A vintage-style image featuring a smaller, friendlier-looking robot teacher seated behind a desk at the front of a classroom

AI is the biggest EdTech disruption since the chalkboard. 🦾🎓

Yet 60% of teachers still don’t use it. 🤔
Spoiler alert: it’s not their fault.

Plenty of past EdTechs have claimed they will revolutionize teaching. Most have failed. Remember filmstrips? Interactive whiteboards? The list goes on and on.

The difference with AI, as I’ve argued in past posts, is that no other EdTech can replace thinking. Whether or not you’re impressed by GenAI’s output (and yes, plenty of its output is unimpressive), it demonstrates a kind of intelligence never before seen in any EdTech.

Students are already hard at work leveraging that intelligence.

Educators must not ignore it!

Recent teacher surveys show a lack of adoption or even a lack of interest in learning about AI.

A December 2023 EdWeek survey showed 37% of teachers have no interest in ever using AI in the classroom, while another 22% have vague plans to start at some point in the future. The following 21% use it “a little.”

Said another way: 60% of educators have not tried AI in the classroom in the 14 months since ChatGPT made its public debut, and the next 20% have barely scratched the surface. 80% of teachers are barely or never using AI. 😬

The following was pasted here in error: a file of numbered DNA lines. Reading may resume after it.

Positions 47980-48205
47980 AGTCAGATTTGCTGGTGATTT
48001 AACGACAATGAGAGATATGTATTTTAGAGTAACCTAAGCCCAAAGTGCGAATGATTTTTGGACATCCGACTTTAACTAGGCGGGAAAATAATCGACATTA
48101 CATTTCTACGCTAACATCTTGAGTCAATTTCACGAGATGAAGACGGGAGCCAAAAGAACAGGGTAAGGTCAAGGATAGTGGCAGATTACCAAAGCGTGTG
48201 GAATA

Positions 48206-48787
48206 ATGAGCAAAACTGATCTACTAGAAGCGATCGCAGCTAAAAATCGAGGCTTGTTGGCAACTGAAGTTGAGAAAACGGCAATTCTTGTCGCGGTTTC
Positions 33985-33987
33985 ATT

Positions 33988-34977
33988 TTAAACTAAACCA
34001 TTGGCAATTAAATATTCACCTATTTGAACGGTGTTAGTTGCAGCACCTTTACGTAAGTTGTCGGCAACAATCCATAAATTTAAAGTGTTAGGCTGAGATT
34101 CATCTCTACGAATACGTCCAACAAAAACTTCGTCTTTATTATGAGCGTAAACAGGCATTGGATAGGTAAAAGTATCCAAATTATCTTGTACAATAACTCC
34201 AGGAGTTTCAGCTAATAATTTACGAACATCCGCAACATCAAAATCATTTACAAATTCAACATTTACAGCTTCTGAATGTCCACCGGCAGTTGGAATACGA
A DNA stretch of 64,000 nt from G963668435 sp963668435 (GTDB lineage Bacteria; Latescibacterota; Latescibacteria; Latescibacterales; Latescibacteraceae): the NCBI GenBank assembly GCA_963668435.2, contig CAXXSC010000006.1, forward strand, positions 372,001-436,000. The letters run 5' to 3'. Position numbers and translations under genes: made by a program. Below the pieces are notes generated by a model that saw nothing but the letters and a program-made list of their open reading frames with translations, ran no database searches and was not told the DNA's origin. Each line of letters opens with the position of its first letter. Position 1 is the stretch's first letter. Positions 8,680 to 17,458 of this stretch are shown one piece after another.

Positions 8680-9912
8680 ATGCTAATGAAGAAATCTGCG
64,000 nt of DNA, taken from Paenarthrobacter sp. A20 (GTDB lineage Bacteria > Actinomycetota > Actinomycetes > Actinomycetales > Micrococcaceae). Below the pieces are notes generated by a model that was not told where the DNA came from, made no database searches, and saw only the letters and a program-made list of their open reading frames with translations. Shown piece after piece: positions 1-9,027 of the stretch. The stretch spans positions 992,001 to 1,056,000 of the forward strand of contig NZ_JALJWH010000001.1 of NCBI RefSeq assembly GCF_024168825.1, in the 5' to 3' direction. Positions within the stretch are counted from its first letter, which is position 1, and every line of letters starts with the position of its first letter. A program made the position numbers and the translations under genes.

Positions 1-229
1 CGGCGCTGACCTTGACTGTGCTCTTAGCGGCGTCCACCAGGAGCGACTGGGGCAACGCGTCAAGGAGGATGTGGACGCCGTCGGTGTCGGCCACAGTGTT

The same EdWeek survey examined the reasons for this lack of use. While the top reason listed is “other priorities,” many of the responses cited lack of knowledge of how to use it effectively. 😬😬

There are some deeply compelling use cases for AI in education. Most of them boil down to one fact: when used well, AI frees time to focus more on students.

AI can be a teacher’s partner for brainstorming or lesson planning, or a student-facing tool for learning or creation that allows the teacher to focus on individual student needs. MagicSchool AI is one commonly listed AI solution, but even lowly chatbots like ChatGPT or Claude can be amazing time savers when used well.

There is huge potential for AI in education.
But only if teachers know how to use it.

It’s up to school and district leadership to support their teachers in learning how to use these new tools. Teachers need release time and training to incorporate AI. It can’t be just another expectation on top of grading/e-mails/planning/etc, or it just won’t happen.





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